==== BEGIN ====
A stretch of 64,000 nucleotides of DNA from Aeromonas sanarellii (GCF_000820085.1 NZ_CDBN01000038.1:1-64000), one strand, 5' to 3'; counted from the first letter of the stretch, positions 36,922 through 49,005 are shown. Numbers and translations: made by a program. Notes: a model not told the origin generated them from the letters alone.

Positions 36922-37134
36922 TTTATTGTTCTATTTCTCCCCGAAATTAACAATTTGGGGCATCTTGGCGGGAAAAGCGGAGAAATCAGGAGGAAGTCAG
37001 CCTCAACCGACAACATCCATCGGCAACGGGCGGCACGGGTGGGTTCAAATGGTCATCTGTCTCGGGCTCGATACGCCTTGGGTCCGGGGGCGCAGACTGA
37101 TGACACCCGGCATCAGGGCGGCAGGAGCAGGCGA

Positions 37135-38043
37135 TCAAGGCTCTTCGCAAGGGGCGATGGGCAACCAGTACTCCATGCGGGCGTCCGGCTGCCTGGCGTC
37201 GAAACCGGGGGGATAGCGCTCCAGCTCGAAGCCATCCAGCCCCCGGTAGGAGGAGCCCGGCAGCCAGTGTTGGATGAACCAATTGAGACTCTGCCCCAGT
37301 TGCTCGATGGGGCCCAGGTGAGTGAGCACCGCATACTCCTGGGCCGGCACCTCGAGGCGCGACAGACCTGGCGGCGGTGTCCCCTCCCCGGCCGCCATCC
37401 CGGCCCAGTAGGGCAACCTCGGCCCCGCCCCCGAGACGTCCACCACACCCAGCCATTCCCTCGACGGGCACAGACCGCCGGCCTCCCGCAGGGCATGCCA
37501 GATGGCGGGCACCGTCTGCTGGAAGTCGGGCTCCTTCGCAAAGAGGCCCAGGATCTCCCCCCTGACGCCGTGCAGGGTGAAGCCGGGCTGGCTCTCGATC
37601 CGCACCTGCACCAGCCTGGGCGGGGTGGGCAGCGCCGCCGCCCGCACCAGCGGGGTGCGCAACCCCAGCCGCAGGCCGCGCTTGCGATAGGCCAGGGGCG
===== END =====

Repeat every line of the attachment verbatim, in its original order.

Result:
A stretch of 64,000 nucleotides of DNA from Aeromonas sanarellii (GCF_000820085.1 NZ_CDBN01000038.1:1-64000), one strand, 5' to 3'; counted from the first letter of the stretch, positions 36,922 through 49,005 are shown. Numbers and translations: made by a program. Notes: a model not told the origin generated them from the letters alone.

Positions 36922-37134
36922 TTTATTGTTCTATTTCTCCCCGAAATTAACAATTTGGGGCATCTTGGCGGGAAAAGCGGAGAAATCAGGAGGAAGTCAG
37001 CCTCAACCGACAACATCCATCGGCAACGGGCGGCACGGGTGGGTTCAAATGGTCATCTGTCTCGGGCTCGATACGCCTTGGGTCCGGGGGCGCAGACTGA
37101 TGACACCCGGCATCAGGGCGGCAGGAGCAGGCGA

Positions 37135-38043
37135 TCAAGGCTCTTCGCAAGGGGCGATGGGCAACCAGTACTCCATGCGGGCGTCCGGCTGCCTGGCGTC
37201 GAAACCGGGGGGATAGCGCTCCAGCTCGAAGCCATCCAGCCCCCGGTAGGAGGAGCCCGGCAGCCAGTGTTGGATGAACCAATTGAGACTCTGCCCCAGT
37301 TGCTCGATGGGGCCCAGGTGAGTGAGCACCGCATACTCCTGGGCCGGCACCTCGAGGCGCGACAGACCTGGCGGCGGTGTCCCCTCCCCGGCCGCCATCC
37401 CGGCCCAGTAGGGCAACCTCGGCCCCGCCCCCGAGACGTCCACCACACCCAGCCATTCCCTCGACGGGCACAGACCGCCGGCCTCCCGCAGGGCATGCCA
37501 GATGGCGGGCACCGTCTGCTGGAAGTCGGGCTCCTTCGCAAAGAGGCCCAGGATCTCCCCCCTGACGCCGTGCAGGGTGAAGCCGGGCTGGCTCTCGATC
37601 CGCACCTGCACCAGCCTGGGCGGGGTGGGCAGCGCCGCCGCCCGCACCAGCGGGGTGCGCAACCCCAGCCGCAGGCCGCGCTTGCGATAGGCCAGGGGCG